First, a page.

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Letters to the Editor: Avatar running into controversy

Readers write in from Calcutta, Sholavandan, Nadia, Berhampore, Maruthancode, Mumbai and Navi Mumbai

The Editorial Board Published 03.01.23, 06:05 AM
The portrayal of the oceanic Na’vi clan in the film is heavily inspired by the native Maoris of New Zealand.

The portrayal of the oceanic Na’vi clan in the film is heavily inspired by the native Maoris of New Zealand.

Imperfect picture

Sir — The lines between fiction and reality are often blurry. The recent sci-fi film, Avatar: The Way of Water, which chronicles the anti-colonial struggle against humanity by the inhabitants of the fictional world of Pandora, has courted controversy for cultural appropriation. The portrayal of the oceanic Na’vi clan in the film is heavily inspired by the native Maoris of New Zealand. In fact, several sci-fi movies, including Dune, Star Wars and Star Trek, have been similarly accused of misrepresenting native cultures. While historical accuracy is not a prerequisite for fictional works, the fact that real experiences of colonial oppression continue to be usurped and depicted through the lens of white privilege is problematic.


Archana Singh, Mumbai

Storm’s coming

Sir — The economic outlook for 2023 is not particularly bright. The world economy is in bad shape after the ravages of the pandemic. Further, the Ukraine war has greatly disrupted global supply chains. India’s economic woes are also increasing with surging inflation, the rupee falling against the US dollar, and the depletion of forex reserves. These will have a significant bearing on national income and, subsequently, public demand. Countries must remain alert and bravely weather the forthcoming hardships.

R. Narayanan, Navi Mumbai

Sir — During the course of 2022, the world emerged from the shadow of the Covid-19 pandemic only to plunge into an economic slowdown, owing, in a large part, to the Russia-Ukraine war. The year, 2023, is expected to be even more challenging on several counts. First, there is no sign of a truce between Moscow and Kyiv. This means that prevailing economic uncertainties will worsen even further. Second, Covid has made a comeback last December, wreaking havoc in China and other countries. It seems that the strength and resilience of humanity will be severely tested in the coming months.

M. Jeyaram, Sholavandan, Tamil Nadu

Unfair cut

Sir — Majoritarianism and moral policing are increasingly curbing creative freedom. In a recent case, the Central Board of Film Certification directed the makers of Pathaan to implement certain changes in the film (“Prasoon proposes Pathaan ‘changes’’’, Dec 30). This came after the release of one of the film’s songs, Besharam Rang — it features Deepika Padukone in a saffron bikini — which led to nationwide protests allegedly for hurting religious sentiments. Such curbs are uncalled for in a democracy where there is freedom of expression. It seems that the CBFC is dancing to the tunes of hardline religious groups like the Vishwa Hindu Parishad and the Madhya Pradesh Ulema Board, which have called for a boycott of the film. People must realise that these protests are nothing more than attempts to incite hatred.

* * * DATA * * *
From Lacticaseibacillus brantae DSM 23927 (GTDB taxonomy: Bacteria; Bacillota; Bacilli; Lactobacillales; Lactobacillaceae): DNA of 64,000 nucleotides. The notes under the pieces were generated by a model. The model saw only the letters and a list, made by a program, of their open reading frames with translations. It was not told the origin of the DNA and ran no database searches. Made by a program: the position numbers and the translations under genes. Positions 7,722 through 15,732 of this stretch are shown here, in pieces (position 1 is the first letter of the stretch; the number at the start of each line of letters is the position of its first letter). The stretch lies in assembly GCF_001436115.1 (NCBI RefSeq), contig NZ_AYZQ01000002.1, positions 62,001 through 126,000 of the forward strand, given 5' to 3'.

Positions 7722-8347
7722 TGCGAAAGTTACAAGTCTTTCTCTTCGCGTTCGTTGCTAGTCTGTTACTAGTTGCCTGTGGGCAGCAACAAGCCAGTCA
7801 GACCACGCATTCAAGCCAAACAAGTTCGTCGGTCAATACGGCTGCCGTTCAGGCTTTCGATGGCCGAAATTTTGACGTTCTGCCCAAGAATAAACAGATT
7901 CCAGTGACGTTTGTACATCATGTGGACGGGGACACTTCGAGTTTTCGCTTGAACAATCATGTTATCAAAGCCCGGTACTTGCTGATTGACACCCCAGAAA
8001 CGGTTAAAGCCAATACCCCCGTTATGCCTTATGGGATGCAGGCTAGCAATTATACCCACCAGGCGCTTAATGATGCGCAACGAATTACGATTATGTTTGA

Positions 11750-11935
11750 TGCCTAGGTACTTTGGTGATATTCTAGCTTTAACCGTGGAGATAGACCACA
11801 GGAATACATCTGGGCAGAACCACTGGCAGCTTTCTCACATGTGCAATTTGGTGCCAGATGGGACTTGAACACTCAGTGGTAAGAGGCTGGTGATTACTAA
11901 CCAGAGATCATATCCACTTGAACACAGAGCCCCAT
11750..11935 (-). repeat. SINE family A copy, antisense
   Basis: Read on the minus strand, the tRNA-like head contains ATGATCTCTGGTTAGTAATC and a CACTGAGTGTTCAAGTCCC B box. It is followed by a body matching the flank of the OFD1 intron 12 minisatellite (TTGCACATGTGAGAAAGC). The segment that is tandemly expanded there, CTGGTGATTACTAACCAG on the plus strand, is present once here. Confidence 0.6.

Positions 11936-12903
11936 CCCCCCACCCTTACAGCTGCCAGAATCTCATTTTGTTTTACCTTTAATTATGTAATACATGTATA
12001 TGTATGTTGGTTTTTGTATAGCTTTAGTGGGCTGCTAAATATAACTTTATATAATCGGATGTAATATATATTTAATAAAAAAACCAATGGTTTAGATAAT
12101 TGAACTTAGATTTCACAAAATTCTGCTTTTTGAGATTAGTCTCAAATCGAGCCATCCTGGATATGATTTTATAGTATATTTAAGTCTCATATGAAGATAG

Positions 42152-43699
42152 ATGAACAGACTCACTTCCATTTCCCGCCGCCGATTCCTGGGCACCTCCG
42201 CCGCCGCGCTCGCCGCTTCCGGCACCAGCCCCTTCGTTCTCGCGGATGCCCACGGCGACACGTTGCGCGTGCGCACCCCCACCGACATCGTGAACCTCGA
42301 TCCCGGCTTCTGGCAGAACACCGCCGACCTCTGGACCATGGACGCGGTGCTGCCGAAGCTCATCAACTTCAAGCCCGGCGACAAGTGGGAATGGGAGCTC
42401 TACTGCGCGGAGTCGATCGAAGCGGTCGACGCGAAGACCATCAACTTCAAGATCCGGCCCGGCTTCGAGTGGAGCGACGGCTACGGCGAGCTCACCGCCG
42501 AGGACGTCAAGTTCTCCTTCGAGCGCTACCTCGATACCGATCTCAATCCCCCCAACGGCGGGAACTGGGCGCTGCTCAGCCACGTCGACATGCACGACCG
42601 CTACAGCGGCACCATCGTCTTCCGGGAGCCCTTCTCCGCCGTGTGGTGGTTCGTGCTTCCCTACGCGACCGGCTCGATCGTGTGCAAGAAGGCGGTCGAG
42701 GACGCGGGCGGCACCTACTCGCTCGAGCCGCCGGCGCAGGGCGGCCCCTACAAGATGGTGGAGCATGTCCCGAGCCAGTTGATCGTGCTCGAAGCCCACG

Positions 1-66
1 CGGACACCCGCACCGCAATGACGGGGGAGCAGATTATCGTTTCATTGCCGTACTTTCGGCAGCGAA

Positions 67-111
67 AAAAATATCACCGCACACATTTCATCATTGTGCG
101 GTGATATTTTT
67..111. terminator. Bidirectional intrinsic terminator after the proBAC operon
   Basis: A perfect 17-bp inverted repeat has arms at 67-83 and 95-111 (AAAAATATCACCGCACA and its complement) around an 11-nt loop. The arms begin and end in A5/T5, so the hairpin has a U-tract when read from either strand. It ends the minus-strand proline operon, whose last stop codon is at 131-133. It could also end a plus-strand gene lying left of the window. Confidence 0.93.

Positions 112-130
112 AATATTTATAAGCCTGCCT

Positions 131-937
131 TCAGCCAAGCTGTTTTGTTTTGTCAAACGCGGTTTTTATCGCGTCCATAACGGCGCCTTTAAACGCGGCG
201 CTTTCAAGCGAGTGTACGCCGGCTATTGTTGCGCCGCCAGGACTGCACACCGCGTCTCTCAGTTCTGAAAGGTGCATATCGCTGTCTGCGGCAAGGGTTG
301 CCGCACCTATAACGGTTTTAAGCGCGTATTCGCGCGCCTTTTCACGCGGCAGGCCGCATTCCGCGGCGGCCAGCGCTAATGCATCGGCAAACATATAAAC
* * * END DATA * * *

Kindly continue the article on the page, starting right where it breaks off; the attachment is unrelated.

Sambuddha Sinha, Berhampore

Sir — Films that do not adhere to the Hindutva agenda are often being targeted by the ruling regime. Worryingly, the CBFC has been reduced to a government tool. It must be noted that in 2017, the film, Padmaavat, was subjected to several changes by the CBFC as a means of pandering to Rajput sentiments ahead of the Gujarat assembly elections. However, The Kashmir Files, which espouses hate propaganda, was given certification for everyone above 16 years. This exposes the CBFC’s hypocrisy.

S.S. Paul, Nadia

Clean up

Sir — It is disheartening that in the aftermath of a recent fair organised at Maddox Square, the park has turned into a plastic dump. This is the case with most parks in the city which suffer from such post-mela damages. It is only when the matter is highlighted by the media that the authorities take action. A similar problem arises after Durga Puja every year when pits dug to erect pandals are left unfilled. These accumulate water and become breeding grounds for mosquitoes. The municipal corporation must look into this.

Amit Brahmo, Calcutta

Lost heritage

Sir — As a Calcuttan, I want the civic authorities to scale up their conservation efforts to restore old buildings in the new year (“What Calcuttans want in the New Year”, Jan 1). Buildings of historical importance are vanishing fast from the cityscape as a result of their dilapidated condition. In the past, several historical buildings have been demolished to make way for shopping malls and multiplexes. The city fathers should save these structures from obscurity.

Sourish Misra, Calcutta

Artful player

Sir — Pelé was one of the transformative figures of modern sports history and it was sad to learn of his demise (“The Giant”, Dec 30). The Brazilian football star made his debut at the age of 16 and went on to become the only player to win the World Cup title three times. Pelé was not only instrumental in making Brazil synonymous with the game but also reshaped football into an artform. Pelé’s electrifying speed, his control over the ball and agility, not to mention his dribbling techniques, set him apart. The fact that he rose from such humble origins endeared him to the world.

G. David Milton, Maruthancode, Tamil Nadu

Sir — Pelé’s legacy as the king of football lives on. There are several anecdotes about his exploits. One such less talked-about incident happened during the 1970 World Cup, wherein his header was stopped by England’s goalkeeper, Gordon Banks, with a miraculous acrobatic feat. This is still acclaimed as the ‘save of the century’.

Tapes Chandra Lahiri, Calcutta

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